Now, that’s all well and good until one looks at the bigger picture. What does it really mean to simply point out that the number of accidents declined under the watchful eye of Big Brother Gatso? It really means nothing unless we have more data to compare.

For instance, what was the traffic count before the cameras? Were there simply more cars traveling through the camera intersections before the cameras? Higher traffic volume would mean more potential accidents. Fewer cars after the camera installation would mean fewer crashes. Of course, this information didn’t make it to the public eye.

What about comparing the number of accidents at non-camera intersections to the camera monitored intersections during the same time period? Perhaps accident rates dropped at all intersections across the city. What if the rate of accidents actually dropped by a larger number at non-camera intersections? Would the city then claim that the Gatso cameras are causing accidents? Could Columbians then sue Gatso?

How about looking at the rate of overall traffic accidents citywide? Are Columbians simply becoming better drivers as the economy continues to falter and insurance rates go up?

Maybe I’m wrong and maybe the rest of the numbers do support the notion that cameras equal safety, but doesn’t it seem just a wee bit disingenuous for the city to not conduct a complete study or release all of the statistics to the press? The numbers printed by both of Columbia’s major newspapers are meaningless, but that doesn’t matter to the majority of readers or voters. I fear that most people will read right over the story believing that if it’s printed it must be true and go right back to dreaming of being a contestant on American Idol.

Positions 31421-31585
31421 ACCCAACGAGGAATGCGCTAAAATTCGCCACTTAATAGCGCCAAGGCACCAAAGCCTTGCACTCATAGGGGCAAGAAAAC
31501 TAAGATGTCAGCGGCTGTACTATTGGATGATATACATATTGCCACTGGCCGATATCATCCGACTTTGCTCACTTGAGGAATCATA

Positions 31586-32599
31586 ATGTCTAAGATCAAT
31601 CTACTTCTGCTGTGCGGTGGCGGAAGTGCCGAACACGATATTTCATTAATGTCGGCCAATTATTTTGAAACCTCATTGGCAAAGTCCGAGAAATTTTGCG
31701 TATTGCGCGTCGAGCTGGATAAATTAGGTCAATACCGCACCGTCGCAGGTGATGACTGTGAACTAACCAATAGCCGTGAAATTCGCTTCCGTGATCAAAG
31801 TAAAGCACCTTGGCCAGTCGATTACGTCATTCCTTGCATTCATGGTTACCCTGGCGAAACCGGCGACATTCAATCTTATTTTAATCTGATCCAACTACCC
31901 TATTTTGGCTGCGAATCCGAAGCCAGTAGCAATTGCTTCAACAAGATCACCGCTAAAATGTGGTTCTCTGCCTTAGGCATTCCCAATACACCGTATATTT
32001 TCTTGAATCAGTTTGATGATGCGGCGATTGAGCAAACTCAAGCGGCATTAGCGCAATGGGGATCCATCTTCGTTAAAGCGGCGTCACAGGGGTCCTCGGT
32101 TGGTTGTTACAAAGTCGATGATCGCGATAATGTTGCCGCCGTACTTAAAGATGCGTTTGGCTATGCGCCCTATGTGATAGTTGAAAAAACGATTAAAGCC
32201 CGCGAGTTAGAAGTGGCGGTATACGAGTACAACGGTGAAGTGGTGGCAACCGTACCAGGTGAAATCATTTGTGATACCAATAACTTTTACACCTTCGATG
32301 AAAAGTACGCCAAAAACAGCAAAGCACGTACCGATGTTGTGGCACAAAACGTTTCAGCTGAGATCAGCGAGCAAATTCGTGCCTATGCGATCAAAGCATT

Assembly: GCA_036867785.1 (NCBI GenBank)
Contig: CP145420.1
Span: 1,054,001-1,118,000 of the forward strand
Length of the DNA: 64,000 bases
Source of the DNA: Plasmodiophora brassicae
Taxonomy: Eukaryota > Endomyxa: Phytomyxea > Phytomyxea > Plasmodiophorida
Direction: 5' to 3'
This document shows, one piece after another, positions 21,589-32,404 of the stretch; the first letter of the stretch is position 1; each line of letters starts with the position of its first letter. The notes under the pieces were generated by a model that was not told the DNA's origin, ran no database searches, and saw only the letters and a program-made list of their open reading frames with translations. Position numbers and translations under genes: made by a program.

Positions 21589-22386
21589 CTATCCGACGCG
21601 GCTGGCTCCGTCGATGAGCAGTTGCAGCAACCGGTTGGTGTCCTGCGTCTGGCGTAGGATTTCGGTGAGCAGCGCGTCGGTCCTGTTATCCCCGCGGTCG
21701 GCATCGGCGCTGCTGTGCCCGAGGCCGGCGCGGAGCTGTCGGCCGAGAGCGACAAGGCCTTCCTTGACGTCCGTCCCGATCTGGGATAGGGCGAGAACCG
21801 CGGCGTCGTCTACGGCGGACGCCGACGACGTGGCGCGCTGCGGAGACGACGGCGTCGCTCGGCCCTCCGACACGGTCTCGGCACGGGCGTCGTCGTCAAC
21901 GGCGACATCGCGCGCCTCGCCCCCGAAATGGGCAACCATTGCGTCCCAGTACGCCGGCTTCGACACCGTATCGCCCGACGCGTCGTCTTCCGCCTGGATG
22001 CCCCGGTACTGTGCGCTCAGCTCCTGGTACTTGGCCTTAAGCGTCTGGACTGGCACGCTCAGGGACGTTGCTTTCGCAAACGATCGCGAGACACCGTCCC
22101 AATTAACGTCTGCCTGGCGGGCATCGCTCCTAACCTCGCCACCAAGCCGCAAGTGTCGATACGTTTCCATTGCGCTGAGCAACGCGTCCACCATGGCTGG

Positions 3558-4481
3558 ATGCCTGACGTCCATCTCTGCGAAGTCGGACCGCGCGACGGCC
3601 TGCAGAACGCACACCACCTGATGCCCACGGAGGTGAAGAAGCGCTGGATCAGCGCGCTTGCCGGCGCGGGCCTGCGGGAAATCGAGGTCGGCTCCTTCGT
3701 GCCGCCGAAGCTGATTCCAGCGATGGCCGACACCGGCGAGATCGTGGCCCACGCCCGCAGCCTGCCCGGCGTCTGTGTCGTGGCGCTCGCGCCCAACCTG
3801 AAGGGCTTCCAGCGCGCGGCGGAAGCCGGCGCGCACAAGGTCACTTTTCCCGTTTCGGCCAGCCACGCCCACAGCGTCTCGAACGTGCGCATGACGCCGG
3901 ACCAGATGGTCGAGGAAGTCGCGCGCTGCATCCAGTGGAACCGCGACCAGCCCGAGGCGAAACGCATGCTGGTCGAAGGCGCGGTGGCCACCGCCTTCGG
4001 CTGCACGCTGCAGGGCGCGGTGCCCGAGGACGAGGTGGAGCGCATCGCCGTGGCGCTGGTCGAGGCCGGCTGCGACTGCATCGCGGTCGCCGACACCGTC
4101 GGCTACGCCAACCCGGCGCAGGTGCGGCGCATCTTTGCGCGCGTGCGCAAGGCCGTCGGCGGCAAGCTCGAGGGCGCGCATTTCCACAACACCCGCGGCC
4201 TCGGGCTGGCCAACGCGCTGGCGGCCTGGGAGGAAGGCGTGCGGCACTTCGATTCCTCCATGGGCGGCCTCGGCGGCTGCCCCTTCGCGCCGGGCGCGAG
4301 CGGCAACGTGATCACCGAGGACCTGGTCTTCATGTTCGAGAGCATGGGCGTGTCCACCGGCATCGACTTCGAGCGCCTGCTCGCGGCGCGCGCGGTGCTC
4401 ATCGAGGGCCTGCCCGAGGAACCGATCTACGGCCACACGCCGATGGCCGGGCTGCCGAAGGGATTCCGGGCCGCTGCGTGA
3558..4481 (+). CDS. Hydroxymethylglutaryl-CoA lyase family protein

What I do know is that the city’s original estimate that claimed the city’s camera system wouldn’t break even was wrong. These camera-jockey bureaucrats added over $18,000 in profit to their coffers. Heck, the international mega-corporation Gatso pocketed over $58,000 from the wallets of the citizens of our little city and will continue to profit as long as their cameras fail to stop red light violations.

 And the Tribune printed this little gem from the lame duck city manager Bill Watkins,

“The discussions with Gatso have shown that at other intersections, it has reduced some of the red-light running,” Watkins said. “At some of the intersections that the initial intersection study indicated should have them, it is not as much of a problem.”

I’m a little confused by this statement, but it seems that Bill is relying on information from the for-profit camera company to determine the need for and the effectiveness of its product. He probably received his talking points at the same meeting. Who runs this city anyway, the voters or Gatso?

I also know that the over $18,000 profit comes after our already bulging city bureaucracy grew to the tune of nearly $82,000 to fund the tasks surrounding ticketing. I guess taking from the pockets of citizens in order to grow government is stimulus, right?

When a city bureaucracy learns to self-fund through partnerships with multinational mega-corporations, nothing good can come of it.